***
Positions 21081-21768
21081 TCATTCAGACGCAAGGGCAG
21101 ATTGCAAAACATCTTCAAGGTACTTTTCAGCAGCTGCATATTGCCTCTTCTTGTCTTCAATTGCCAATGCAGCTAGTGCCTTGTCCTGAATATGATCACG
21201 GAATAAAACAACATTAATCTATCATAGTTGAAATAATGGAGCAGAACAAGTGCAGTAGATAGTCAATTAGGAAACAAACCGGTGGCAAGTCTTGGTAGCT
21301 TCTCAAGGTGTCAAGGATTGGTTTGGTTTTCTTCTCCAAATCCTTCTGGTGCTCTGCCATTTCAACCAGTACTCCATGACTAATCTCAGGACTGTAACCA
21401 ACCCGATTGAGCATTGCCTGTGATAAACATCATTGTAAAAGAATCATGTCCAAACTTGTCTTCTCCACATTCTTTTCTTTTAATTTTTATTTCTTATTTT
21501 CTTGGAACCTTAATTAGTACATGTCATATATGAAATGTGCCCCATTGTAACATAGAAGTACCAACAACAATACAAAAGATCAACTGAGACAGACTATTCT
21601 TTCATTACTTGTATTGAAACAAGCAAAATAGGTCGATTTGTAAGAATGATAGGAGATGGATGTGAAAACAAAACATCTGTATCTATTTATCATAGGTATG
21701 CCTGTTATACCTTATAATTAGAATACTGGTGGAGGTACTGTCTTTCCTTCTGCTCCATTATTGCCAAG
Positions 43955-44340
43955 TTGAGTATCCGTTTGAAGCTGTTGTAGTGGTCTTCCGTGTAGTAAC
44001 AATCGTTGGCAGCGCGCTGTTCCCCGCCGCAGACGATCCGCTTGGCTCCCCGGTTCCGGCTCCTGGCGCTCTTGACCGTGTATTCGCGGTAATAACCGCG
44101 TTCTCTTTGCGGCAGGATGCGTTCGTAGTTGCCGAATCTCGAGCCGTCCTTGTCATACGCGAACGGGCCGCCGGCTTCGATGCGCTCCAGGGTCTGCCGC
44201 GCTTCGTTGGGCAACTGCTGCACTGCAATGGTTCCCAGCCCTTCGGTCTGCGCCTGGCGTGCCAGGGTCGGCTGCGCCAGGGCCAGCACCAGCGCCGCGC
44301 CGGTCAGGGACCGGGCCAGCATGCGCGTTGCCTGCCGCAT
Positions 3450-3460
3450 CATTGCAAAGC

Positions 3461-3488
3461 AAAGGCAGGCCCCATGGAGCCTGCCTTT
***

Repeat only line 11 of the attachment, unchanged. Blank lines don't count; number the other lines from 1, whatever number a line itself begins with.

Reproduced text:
43955 TTGAGTATCCGTTTGAAGCTGTTGTAGTGGTCTTCCGTGTAGTAAC